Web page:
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Home Law Practices Estate Planning
Estate Planning - Lawyer - San Diego - Irvine
Article Index
Estate Planning
What is estate Planning?
What is involved in estate planning?
Who needs estate planning?
What is included in my estate?
What is a will?
What is a revocable living trust?
What is probate?
To whom should I leave my assets?
Whom Should I name as my executor or trustee?
How should I provide for my minor children?
When does estate planning involve tax planning?
How does the way in which I hold title make a difference?
What are other methods of leaving property?
What if I become unable to care for myself?
Who should help me with my estate planning documents?
Should I beware of someone who is a
What are the costs involved in estate planning?
All Pages

Who needs estate planning?

Whatever the size of your estate, you should designate the person who, in the event of your incapacity, will have the responsibility for the management of your assets and your care, including the authority to make health care decisions on your behalf. How that is accomplished is discussed below in this pamphlet.

If your estate is small in value, you may focus simply upon who is to receive your assets after your death and who should be in charge of its management and distribution. If your estate is larger, your lawyer will discuss with you not only who is to receive your assets and when, but also various ways to preserve your assets for your beneficiaries and to reduce or postpone the amount of estate tax which otherwise might be payable on your death.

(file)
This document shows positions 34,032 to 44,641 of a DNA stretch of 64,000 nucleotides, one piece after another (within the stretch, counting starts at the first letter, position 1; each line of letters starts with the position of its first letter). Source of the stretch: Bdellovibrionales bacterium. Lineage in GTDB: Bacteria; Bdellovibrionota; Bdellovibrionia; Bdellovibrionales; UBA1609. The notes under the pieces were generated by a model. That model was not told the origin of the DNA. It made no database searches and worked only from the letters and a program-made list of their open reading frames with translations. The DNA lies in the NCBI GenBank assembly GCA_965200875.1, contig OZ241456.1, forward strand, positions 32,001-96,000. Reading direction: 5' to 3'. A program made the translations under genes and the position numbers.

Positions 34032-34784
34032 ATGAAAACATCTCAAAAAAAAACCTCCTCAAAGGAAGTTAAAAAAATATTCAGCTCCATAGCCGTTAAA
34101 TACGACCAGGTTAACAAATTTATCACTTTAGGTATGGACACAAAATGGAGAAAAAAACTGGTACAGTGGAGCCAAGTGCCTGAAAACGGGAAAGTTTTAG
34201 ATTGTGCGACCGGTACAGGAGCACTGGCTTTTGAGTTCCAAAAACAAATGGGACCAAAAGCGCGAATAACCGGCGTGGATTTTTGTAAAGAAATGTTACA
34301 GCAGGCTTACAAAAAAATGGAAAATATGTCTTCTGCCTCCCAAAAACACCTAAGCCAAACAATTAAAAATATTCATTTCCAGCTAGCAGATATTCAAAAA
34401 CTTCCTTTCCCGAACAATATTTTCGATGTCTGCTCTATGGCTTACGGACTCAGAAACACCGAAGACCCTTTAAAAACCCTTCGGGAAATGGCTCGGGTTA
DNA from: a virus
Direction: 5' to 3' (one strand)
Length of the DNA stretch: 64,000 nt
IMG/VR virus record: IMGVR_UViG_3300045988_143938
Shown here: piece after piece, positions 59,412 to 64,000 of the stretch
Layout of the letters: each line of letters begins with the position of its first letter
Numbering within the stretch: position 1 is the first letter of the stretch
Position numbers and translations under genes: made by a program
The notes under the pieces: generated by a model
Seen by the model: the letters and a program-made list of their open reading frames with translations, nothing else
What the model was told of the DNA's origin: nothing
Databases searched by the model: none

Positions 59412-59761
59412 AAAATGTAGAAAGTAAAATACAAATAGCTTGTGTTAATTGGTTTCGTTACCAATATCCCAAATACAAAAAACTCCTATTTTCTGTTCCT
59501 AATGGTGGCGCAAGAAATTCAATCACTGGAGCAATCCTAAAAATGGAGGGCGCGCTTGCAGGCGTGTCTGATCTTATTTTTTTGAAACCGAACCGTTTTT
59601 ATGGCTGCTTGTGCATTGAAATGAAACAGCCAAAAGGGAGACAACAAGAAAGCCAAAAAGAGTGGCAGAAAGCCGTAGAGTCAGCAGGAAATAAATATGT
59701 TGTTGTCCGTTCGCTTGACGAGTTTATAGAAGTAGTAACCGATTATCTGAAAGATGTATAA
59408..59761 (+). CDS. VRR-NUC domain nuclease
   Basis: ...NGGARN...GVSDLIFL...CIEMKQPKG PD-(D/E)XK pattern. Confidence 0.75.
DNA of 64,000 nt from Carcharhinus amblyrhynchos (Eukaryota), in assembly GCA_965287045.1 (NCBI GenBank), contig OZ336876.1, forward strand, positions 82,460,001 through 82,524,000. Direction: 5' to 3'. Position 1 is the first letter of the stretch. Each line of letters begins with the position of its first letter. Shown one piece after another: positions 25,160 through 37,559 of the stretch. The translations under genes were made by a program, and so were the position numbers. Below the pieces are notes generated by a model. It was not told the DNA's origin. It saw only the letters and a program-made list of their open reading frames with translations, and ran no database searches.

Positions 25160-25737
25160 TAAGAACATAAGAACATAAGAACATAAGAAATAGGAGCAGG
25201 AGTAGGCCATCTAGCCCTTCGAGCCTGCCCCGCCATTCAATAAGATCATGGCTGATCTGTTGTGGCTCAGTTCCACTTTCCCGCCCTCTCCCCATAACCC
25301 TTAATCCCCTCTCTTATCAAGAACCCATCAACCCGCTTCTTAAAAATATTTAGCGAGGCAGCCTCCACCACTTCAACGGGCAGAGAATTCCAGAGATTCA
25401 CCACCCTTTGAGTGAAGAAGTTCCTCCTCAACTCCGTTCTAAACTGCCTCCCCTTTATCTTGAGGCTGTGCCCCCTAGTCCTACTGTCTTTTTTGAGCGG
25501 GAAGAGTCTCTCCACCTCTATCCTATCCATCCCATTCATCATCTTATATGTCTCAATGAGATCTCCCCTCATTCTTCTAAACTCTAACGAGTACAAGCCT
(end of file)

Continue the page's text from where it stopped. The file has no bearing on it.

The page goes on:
If one does no planning, then California law provides for the court appointment of persons to take responsibility for your personal care and assets. California also provides for the distribution of assets in your name to your heirs pursuant to a set of rules to be followed if you die without a will; this is known as "intestate succession." Contrary to popular myth, if you die without a will, everything does not automatically go to the state. If you have any relatives (whether through your own family or that of your spouse), regardless of how remote, they will be your heirs ahead of the state. Nonetheless, they may not be the people you would want to inherit from you; therefore, a will is the preferable approach.